South Korea’s Fair Trade Commission has claimed Qualcomm blocked Samsung from selling its Exynos processors to other phone makers.
Samsung has used Qualcomm’s Snapdragon processors alongside its own Exynos chips for some time, including in its flagship Galaxy S series handsets.
The Snapdragon 835 and Exynos 9 chips are expected to be used in the upcoming Galaxy S8, with specific regions getting different processors.
But the Exynos chips are yet to be seen in other phones from different companies, whereas Qualcomm’s chips are used by numerous manufacturers.
Related: Galaxy S8
Now, the Fair Trade Commission’s claim has potentially shed some light on why Samsung has thus far not provided its Exynos chips to other companies (via).
The commission said Qualcomm prevented Samsung from providing its mobile chip-set and modems to other companies through a patent licensing deal.
Qualcomm has responded to the allegations, with a brief statement: “Qualcomm has never stood in the way of Samsung selling chips to third parties, and nothing in our agreements has ever prevented Samsung from doing so. Any statement to the contrary is false.”
The allegations follow the South Korean regulator fining Qualcomm 1.03 trillion won ($853 million) in December after concluding that some of its business practices were in violation of Korean competition law.
The Samsung Galaxy S8 is expected to use both Qualcomm Snapdragon Samsung’s own Exynos chips
Qualcomm responded to that ruling, saying the ruling was “an unprecedented and insupportable decision relating to licensing practices that have been in existence in Korea and worldwide for decades and that the KFTC reviewed but did not question in a previous investigation of Qualcomm.”
The US firm has also appealed against the decision, filing suit last month to pursue a reversal of the decision.
As reported by The Korean Economic Daily, the South Korean regulator has now claimed “Samsung Electronics has been blocked from selling its modem chipsets to other smartphone manufacturers due to a license deal it signed with Qualcomm.”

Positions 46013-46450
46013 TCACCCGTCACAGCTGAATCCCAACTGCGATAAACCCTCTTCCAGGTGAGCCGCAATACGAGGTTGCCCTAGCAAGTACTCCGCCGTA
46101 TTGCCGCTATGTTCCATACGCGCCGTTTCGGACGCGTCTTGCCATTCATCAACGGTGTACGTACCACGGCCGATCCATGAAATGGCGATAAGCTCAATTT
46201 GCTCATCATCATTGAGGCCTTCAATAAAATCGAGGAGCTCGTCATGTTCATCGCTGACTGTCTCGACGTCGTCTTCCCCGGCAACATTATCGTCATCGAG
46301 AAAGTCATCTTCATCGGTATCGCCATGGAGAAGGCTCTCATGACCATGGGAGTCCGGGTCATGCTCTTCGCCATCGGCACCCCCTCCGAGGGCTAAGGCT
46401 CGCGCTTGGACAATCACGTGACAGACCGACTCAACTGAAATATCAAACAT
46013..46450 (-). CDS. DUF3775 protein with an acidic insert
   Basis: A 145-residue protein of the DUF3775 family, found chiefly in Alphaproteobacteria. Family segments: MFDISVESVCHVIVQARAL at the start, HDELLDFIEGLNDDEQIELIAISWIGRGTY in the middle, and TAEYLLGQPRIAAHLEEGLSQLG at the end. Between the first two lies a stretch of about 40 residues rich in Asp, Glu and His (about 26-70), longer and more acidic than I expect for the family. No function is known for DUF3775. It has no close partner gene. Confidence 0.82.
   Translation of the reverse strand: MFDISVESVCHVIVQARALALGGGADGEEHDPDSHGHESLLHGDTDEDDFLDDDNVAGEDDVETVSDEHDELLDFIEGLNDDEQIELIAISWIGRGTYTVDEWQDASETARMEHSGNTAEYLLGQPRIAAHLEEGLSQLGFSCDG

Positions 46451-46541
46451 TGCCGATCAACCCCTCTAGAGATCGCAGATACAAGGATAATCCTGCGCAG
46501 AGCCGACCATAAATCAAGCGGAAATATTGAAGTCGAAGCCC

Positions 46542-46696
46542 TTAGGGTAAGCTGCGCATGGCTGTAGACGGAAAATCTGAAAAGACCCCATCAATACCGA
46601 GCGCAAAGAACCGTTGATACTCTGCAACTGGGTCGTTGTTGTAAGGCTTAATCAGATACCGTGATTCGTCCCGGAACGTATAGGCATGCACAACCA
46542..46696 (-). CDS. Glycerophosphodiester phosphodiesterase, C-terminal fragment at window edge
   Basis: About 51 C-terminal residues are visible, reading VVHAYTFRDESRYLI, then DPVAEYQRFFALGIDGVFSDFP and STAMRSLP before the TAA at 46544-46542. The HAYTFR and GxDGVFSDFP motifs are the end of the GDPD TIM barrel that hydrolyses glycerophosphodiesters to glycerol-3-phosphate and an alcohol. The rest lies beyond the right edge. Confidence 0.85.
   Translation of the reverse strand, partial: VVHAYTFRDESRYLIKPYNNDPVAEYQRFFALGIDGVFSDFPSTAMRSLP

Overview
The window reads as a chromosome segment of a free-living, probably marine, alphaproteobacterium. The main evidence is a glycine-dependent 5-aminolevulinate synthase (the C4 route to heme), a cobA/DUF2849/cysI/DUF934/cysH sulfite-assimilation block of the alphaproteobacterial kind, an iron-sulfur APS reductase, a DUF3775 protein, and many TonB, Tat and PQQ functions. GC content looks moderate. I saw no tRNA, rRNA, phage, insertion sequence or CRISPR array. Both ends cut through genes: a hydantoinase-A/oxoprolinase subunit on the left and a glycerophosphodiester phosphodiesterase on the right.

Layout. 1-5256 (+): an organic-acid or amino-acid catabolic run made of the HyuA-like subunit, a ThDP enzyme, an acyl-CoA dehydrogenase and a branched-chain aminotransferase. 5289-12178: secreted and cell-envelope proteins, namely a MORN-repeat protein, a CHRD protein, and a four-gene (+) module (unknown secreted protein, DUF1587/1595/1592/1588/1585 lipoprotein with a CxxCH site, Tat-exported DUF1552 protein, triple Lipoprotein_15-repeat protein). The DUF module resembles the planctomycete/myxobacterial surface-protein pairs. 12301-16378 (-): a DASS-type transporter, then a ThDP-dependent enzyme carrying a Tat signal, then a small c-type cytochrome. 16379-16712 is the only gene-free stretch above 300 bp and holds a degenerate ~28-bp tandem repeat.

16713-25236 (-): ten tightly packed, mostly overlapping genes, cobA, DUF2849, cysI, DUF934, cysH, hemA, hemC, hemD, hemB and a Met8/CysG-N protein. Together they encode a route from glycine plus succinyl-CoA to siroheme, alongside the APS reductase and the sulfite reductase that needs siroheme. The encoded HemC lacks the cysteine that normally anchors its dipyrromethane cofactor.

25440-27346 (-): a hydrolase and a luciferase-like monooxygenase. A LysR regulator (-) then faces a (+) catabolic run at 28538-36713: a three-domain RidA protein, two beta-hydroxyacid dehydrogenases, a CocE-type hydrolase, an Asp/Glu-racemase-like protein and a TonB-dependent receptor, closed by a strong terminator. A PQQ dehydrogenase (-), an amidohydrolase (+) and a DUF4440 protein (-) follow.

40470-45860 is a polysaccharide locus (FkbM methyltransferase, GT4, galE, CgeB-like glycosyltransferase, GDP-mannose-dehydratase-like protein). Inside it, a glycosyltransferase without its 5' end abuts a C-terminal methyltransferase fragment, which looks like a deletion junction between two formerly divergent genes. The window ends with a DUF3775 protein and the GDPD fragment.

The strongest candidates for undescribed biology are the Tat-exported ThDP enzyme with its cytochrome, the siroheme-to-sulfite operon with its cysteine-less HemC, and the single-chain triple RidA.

Samsung and Qualcomm’s original 1993 deal allowed the former to produce phones with second-generation CDMA patents.
The phone-maker was also allowed to produce modem-chips for itself, under the terms of the deal, but could not supply the modems to other companies.
As the Fair Trade Commission was quoted as saying: “In 1993, Samsung Electronics was granted the right to manufacture, sell and use mobile phones using Qualcomm’s second-generation mobile communication (CDMA) standard essential patents.
“Instead, Qualcomm stipulated terms for modem chipsets. Qualcomm and Samsung Electronics said in a contract that Samsung should manufacture modem chipsets for its own procurement but should not sell modem chipsets to other carriers.”
An attempt to change the terms of the deal in 2011, when modems began being integrated into chip sets, apparently resulted in unsuccessful talks – meaning Samsung could not licence its Exynos chips to other companies due to the fact the modems were part of the chip sets, and still restricted by the 1993 deal.
TrustedReviews has contacted Samsung for comment.
UPDATE 27/03: Added comment from Qualcomm.
Let us know what you make of the claim in the comments.